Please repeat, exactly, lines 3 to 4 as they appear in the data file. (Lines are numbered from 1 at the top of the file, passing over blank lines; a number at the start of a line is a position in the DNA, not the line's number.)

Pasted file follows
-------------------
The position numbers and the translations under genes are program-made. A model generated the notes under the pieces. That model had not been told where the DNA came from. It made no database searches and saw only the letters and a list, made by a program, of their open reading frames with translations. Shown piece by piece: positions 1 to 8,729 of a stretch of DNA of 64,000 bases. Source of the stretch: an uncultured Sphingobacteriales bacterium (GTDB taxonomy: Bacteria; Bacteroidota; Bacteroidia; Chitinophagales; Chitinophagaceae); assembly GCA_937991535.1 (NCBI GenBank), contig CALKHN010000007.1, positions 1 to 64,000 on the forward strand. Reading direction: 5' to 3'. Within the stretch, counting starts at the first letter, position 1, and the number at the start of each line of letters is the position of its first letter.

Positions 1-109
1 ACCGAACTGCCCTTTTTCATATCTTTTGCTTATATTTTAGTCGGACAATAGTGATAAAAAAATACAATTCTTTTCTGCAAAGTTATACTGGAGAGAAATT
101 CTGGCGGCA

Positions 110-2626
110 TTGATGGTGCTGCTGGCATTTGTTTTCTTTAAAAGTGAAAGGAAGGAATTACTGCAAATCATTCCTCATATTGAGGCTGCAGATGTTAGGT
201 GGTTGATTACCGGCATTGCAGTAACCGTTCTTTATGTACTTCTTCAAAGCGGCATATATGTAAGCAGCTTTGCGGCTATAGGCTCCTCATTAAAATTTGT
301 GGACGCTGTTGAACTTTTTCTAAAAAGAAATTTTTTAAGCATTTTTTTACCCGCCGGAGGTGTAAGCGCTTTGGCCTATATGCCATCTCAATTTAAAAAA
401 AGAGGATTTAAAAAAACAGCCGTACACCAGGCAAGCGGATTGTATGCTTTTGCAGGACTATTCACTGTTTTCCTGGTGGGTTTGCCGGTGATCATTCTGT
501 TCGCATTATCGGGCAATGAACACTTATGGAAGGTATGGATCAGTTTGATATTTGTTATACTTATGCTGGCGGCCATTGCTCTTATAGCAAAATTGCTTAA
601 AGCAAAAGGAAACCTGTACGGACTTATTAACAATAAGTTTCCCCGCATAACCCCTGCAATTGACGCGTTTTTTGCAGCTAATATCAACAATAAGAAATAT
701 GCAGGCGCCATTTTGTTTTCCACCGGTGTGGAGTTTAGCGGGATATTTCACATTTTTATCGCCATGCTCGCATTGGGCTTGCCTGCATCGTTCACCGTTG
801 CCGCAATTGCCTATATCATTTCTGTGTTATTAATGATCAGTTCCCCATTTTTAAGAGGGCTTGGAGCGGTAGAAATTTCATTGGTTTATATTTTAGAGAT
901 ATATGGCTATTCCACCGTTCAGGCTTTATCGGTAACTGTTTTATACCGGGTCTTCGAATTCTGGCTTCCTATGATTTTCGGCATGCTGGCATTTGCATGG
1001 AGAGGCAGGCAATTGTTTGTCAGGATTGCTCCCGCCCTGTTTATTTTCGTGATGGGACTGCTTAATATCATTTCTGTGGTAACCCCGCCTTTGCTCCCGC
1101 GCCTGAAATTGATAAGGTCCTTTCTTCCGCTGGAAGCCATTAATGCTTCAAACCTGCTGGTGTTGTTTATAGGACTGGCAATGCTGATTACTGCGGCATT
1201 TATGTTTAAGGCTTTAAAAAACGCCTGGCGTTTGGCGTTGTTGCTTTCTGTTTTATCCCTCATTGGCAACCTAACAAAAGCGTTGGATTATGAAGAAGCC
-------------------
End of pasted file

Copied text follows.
1 ACCGAACTGCCCTTTTTCATATCTTTTGCTTATATTTTAGTCGGACAATAGTGATAAAAAAATACAATTCTTTTCTGCAAAGTTATACTGGAGAGAAATT
101 CTGGCGGCA